Posted on Feb 09, 2019
None of this will come as any surprise to those who know him well in a political context: Nigel Farage appears to be positioning himself to be ready, should the opportunity arise, to remain in the European Parliament (EP) for a fifth term.
His newly formed Brexit Party (although it is not clear at this point what, if any, official office he will hold) has been officially recognised by the UK Electoral Commission, clearing the way for him to stand in this year’s European Parliament Elections if, as appears possible, Brexit is delayed. The EP’s administration has put into place contingency plans for just such an event.
We're only making plans for Nigel... We only want what's best for him... We're only making plans for Nigel... Nigel just needs this helping hand
An EP with UK MEPs would look far different from the post-Brexit situation that the Eurocrats have been planning for. After the UK’s withdrawal the Parliament would have had fewer MEPs, although some UK seats would have been redistributed to the remaining 27 member states. It would also see a significant reduction in staff numbers. Although current staff members of UK origin have been assured that they will be redeployed, they will not be eligible for future promotion. Many of them have tried to address this problem by obtaining Belgian citizenship.
All this would have had major ramifications for the EP’s budget, and the last thing any EU institution wants is to see it’s budget being reduced. At this moment there is a great deal of horse trading going on in the backrooms of both the EP and the European Commission.
Farage’s personal ambitions to remain in the institution that has fed him since 1999 - he is one of the UK’s longest standing MEPs - should not be viewed in isolation.
As reported in EU Today (Dec 1st 2018), he gave his full support to his current Press Officer in the EP, one Hermann Kelly, during the September 8th 2018 Dublin launch of a new Irish party, clumsily named Irexit:Freedom to Prosper.
In an interview with the Irish Times, Kelly stated that he was “very much at home” with the economic nationalism espoused by Donald Trump’s former Chief Strategist in the White House, Steve Bannon.
Farage is also highly supportive of, and indeed linked to, Bannon, who is currently working to bring some of Europe’s more extreme right wing political parties together under the banner of The Movement, a somewhat murky populist organisation based in Brussels.
Another person with links to Bannon is Farage’s “co-habitant”, one Laure Ferrari, a former employee of Farage’s political group in the EP. Belgian legal documents obtained by EU Today clearly identify Ms. Ferrari as one of two nominees for the role of Secretary-General of The Movement.
Ms. Ferrari has a background in French populist politics, and was the centre of a UKIP funding scandal whilst head of the Institute for Direct Democracy in Europe (IDDE), which was found by the EP to have “used EU grant funding for the benefit of UKIP in breach of its rules…” This was in response to an enquiry by the Electoral Commission.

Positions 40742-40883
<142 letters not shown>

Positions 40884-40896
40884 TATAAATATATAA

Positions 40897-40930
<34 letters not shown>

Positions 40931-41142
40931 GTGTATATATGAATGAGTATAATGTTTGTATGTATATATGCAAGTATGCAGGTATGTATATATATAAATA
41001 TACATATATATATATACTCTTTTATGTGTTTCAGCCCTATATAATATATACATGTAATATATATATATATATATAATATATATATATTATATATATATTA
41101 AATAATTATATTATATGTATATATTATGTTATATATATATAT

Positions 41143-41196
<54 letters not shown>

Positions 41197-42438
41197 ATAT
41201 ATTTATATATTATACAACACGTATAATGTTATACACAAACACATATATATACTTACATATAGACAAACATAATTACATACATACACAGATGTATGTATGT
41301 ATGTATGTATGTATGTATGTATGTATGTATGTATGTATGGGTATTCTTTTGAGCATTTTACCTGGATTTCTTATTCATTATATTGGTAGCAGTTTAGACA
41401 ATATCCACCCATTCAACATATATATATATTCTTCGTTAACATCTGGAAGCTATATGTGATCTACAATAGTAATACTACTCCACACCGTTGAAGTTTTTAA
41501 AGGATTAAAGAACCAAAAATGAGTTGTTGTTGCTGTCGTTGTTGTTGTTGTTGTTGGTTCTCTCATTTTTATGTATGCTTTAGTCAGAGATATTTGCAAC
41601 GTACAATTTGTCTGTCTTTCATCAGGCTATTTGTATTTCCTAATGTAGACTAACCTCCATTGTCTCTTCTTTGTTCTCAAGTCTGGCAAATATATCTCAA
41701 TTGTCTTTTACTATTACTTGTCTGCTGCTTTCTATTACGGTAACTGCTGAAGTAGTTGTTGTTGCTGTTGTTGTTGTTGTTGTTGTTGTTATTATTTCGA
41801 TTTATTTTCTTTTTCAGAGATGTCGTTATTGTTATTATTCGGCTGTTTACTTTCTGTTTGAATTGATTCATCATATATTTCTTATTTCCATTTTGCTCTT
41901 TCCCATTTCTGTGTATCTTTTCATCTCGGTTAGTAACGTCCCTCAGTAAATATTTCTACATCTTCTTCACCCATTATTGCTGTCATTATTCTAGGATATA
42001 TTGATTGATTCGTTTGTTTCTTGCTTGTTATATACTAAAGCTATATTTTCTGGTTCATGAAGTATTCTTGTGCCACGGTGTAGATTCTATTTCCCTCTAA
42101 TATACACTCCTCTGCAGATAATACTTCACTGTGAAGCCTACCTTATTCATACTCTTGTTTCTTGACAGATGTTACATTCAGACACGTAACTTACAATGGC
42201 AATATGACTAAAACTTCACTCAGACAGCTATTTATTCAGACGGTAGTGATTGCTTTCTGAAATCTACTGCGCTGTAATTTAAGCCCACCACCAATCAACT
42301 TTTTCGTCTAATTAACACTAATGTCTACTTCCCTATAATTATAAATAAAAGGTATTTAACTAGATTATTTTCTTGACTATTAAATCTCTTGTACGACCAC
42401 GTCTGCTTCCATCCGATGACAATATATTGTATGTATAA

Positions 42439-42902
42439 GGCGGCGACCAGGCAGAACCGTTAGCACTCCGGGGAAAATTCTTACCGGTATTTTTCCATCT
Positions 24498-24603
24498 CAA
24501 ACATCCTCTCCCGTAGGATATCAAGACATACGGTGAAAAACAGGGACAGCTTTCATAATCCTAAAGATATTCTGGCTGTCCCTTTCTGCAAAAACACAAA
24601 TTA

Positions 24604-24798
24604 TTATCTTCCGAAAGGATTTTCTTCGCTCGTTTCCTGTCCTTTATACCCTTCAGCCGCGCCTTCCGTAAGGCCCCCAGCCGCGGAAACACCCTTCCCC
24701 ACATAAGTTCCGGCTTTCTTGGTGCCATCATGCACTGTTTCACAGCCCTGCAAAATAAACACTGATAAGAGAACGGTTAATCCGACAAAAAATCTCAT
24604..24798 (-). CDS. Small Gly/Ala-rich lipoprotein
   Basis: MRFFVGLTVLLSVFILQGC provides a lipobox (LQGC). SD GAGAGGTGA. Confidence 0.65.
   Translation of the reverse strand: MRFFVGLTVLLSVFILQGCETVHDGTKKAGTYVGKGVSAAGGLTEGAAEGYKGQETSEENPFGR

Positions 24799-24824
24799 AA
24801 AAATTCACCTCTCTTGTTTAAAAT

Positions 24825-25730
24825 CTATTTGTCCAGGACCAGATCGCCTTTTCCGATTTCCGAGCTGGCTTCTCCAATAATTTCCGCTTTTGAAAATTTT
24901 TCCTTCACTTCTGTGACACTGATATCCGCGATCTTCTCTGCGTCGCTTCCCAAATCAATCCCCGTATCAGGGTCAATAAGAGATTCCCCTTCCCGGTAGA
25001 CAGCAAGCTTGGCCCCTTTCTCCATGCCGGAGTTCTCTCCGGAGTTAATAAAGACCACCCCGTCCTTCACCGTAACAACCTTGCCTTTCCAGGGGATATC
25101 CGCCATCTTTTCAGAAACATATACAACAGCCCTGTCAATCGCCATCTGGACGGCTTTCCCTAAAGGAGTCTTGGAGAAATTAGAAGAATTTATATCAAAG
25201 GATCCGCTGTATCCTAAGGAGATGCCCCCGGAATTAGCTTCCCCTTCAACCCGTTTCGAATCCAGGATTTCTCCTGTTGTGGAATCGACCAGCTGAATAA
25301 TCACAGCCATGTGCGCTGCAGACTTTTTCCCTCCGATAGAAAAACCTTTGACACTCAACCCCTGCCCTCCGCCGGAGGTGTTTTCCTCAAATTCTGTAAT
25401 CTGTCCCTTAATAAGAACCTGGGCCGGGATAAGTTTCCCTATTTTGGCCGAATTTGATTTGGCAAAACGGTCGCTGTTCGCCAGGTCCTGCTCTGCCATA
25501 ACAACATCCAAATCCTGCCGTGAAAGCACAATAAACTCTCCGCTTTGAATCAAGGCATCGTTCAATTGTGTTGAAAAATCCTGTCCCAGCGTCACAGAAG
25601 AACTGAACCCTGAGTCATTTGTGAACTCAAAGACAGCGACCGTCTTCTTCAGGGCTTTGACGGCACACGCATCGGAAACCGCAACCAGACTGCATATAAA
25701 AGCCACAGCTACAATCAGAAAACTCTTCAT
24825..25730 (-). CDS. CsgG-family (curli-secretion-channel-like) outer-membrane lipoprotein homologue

There are serious questions being asked in Brussels over the source of the substantial funding that Bannon has brought to The Movement. While he has stated that there is no Russian money involved, very few journalists are looking at any other avenues. It is certainly the case that individual parties involved in The Movement have either obtained, or sought, Russian funding. Certainly those politicians associated with the organisation appear frequently on Russian state controlled media.
Bannon’s former boss, Donald Trump, has also faced repeated suggestions of accepting Kremlin geld.
The newly formed Brexit Party, which Farage hopes will be him with a vehicle to a fifth mandate in the EP, needs to be examined in this context.
Farage’s position towards the French far-fight leader Marine Le-Pen has considerably softened: this may have something to do with the fact that she has also come under Bannon’s spell.
Those who worked with or around Farage were aware at the time when a petition calling for a referendum on the UK’s continued membership of the EU was fast gaining signatures - a petition he had nothing to do with, incidentally - that a referendum was the last thing he wanted.
Like other UKIP MEPs he was aware that whatever the result, his party’s raison d'être would disappear. He only signed the petition on the green outside the House of Commons on the day that House Backbench Business Committee was debating the petition, and then only under duress from the actual instigator, Nikki Sinclaire, and in front of an amused group of journalists.
Of course, when the referendum was announced, it then became UKIP’s “greatest achievement”.
Despite this “achievement", and the criticisms he pours upon Theresa May for her appalling handling of the negotiations, one could be forgiven for suspecting that Farage will be privately praying for Brexit to be at the very least delayed.
Main image: By Euro Realist Newsletter - flickr.com, CC BY-SA 2.0, https://commons.wikimedia.org/...
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